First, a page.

Everywhere we look…we are documenting our very thoughts. For every tweet we post, every status we share, every check-in, pin, video created…a time stamp and internet location bears down on this global platform of social commerce.

Why…why do we take part? Why do we so gingerly engage in this social drama to feed the ever changing need to share just one more time. We do it so colorfully that we take great pride interweaving our social drama…sharing when we are at the lowest and at the highest of peaks.

We find ourselves submitted to the brand autopsy leading charge as we are influenced to follow. Each time we document, each time we share, each piece of data…bits…bytes are uploading into the cloud for the social brothers to create more reports to feed the social machine.

This social documentary is interwoven in our everyday lives. I ask my students, what are the first things you do when you get out of bed and I wonder if it differs from most connected business leaders…”we” check our Facebook page then our email. Oh, then we get out of bed. We then share our morning thought and a morning picture of our loved ones. We then check-in for a coffee and a status update like we are turning on the keys of our automobile. Social sharing is as easily created as breathing the every breathe of our day.

This technological documentation is one hell of an aggregator. We can be found and held accountable for each tweet, update, picture, check-in, video shared. We find ourselves scared to talk more freely and engage in collaborative innovation through connectivity. Steven Johnson was hoping that this social share would allow a since of transparency that would cultivate thought and break through barriers. But now we are scared to say what we want because now the social share is our own social morality.

In update we trust…it has become our truth. We are creating the truths of today each time we document our thoughts, moves, opinions, reviews…etc. Whether if someone has passed away..or not…we choose to follow and tweet just so we can be “the first” regardless of fact…but it is our truth. Just ask Erin Andrews…from the romanticized scandal of the lewd photos to speculative tweets she is leaving ESPN…whose truth? Oh, and how about Komen and Planned Parenthood. Komen is probably hating the social documentary…just go read the recaps on Huffington Post.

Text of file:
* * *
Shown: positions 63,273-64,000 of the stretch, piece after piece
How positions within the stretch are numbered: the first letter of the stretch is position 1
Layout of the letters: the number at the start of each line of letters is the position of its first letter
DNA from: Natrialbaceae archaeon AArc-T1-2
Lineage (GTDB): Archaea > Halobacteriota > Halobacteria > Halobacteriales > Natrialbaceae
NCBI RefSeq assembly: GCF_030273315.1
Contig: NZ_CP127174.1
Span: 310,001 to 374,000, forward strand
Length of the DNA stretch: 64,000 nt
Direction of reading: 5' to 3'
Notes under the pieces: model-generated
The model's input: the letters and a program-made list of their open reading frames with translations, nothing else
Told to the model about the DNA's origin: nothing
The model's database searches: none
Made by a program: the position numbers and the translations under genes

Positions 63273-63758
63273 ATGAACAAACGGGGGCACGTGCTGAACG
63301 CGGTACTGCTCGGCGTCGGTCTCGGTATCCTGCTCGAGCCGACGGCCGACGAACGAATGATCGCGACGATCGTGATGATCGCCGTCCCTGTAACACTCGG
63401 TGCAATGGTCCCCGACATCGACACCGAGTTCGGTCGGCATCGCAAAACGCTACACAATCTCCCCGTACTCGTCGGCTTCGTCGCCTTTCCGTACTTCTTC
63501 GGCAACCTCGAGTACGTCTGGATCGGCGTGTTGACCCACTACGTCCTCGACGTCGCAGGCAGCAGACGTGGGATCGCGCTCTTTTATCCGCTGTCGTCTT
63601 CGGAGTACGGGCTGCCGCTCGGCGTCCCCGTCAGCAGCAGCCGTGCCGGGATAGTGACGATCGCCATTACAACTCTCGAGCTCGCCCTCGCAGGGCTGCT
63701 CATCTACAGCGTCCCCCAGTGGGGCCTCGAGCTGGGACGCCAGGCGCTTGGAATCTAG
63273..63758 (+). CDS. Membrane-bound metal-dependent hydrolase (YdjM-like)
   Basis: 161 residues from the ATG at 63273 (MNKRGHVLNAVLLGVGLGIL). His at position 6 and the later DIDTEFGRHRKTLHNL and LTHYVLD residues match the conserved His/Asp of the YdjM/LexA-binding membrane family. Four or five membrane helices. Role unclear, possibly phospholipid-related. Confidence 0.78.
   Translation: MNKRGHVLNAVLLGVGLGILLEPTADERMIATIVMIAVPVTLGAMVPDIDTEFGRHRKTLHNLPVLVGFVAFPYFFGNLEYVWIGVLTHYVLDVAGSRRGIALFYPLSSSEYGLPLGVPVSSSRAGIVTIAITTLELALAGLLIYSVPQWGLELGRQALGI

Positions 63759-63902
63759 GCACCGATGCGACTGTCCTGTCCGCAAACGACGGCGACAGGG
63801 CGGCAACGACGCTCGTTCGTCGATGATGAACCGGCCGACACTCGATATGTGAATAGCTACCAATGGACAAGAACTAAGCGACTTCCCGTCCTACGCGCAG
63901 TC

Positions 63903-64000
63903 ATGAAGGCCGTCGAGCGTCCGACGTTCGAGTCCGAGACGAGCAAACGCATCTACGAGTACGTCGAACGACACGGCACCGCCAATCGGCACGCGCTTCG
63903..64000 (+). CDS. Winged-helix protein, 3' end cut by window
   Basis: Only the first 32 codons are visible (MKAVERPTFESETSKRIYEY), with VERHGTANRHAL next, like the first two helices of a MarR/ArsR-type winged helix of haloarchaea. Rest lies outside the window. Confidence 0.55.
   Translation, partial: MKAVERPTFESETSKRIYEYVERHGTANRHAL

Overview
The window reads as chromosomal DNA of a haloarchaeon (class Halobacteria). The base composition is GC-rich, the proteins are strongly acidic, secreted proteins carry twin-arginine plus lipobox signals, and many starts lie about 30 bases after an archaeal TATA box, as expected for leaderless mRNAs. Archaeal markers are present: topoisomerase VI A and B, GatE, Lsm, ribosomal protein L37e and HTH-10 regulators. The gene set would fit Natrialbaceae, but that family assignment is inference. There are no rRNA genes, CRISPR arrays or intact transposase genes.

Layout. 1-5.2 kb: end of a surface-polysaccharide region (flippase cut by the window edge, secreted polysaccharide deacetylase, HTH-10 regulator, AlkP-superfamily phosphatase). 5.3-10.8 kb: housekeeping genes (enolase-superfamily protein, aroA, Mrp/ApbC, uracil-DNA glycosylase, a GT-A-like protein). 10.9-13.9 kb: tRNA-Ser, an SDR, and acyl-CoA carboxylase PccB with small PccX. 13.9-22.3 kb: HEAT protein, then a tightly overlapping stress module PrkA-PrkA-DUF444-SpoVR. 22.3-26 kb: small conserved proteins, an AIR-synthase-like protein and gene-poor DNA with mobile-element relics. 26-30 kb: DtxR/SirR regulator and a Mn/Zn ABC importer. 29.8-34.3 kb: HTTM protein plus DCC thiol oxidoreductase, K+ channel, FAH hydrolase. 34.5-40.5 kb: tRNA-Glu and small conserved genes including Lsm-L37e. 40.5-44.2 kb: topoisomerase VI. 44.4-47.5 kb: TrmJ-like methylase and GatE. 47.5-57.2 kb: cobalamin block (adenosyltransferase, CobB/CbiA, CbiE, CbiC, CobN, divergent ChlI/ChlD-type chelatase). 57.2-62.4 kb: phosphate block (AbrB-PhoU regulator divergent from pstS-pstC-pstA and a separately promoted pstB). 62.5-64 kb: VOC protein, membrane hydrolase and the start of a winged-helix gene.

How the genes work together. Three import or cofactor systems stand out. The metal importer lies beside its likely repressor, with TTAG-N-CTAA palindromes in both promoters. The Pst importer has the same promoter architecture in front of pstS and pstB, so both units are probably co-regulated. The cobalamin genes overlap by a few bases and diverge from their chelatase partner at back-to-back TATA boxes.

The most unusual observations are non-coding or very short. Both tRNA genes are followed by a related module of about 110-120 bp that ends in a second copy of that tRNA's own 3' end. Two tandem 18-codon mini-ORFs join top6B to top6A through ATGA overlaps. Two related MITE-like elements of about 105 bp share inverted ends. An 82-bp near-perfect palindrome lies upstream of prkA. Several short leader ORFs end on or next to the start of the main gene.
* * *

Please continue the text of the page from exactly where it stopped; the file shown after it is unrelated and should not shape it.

We are creating these truths each day and we are shaping beliefs as fast as we can post the link. Why do you think politicos love the social space…ones beliefs can saturate a timeline enough and eventually create a truth which shapes a vote.

I just sit back and think about this large role of the social documentary…we have been creating the layers, the stories of our documented lives and it is unfolding as fast as we can get to a device and share it…or someone share about us. Don’t lie…how many times have you un-tagged a photo because you hated the double chin or even the person you were standing with…are you reversing truth?

The social documentary is all around us and we are taking part in it regardless if you like it or not. It has become our truths and we are shaping it for the brands and the social brothers to aggregate. We are creating their social commerce…we are just the documentary storytellers, sharing our lives with the world.

Is your social story your truth or someone else’s?

Social Sustainability – Social 3.0

It is time to move on and start thinking about the most important part of this social argument…how the hell we are going to sustain this movement and our communities.

It is time to get past the “Like” programs, the various blog posts for SEO, the YouTube strategies that might get over 100o views…we are emerging into Social 3.0 and it is all about sustainability and connected growth.

So what do we know…

We are in an age of Social 3.0 where we have been trying so many outlets as test beds (Social 1.0 & 2.0) and we are starting to see where we are gaining the most traction. Bottom-line…

1) Website is a primary destination point for fundamental information
2) Facebook is the primary community driver